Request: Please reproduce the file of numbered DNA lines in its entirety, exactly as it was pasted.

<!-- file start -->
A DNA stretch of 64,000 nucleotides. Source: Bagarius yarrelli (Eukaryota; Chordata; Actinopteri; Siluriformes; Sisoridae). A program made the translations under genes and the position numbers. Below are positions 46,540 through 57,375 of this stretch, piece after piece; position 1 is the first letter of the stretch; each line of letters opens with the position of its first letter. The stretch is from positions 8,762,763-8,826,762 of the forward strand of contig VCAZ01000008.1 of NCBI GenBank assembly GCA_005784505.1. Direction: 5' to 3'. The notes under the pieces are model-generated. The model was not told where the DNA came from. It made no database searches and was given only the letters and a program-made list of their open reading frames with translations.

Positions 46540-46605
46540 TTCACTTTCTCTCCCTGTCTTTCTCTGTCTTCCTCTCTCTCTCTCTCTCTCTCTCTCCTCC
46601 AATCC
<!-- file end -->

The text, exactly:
A DNA stretch of 64,000 nucleotides. Source: Bagarius yarrelli (Eukaryota; Chordata; Actinopteri; Siluriformes; Sisoridae). A program made the translations under genes and the position numbers. Below are positions 46,540 through 57,375 of this stretch, piece after piece; position 1 is the first letter of the stretch; each line of letters opens with the position of its first letter. The stretch is from positions 8,762,763-8,826,762 of the forward strand of contig VCAZ01000008.1 of NCBI GenBank assembly GCA_005784505.1. Direction: 5' to 3'. The notes under the pieces are model-generated. The model was not told where the DNA came from. It made no database searches and was given only the letters and a program-made list of their open reading frames with translations.

Positions 46540-46605
46540 TTCACTTTCTCTCCCTGTCTTTCTCTGTCTTCCTCTCTCTCTCTCTCTCTCTCTCTCCTCC
46601 AATCC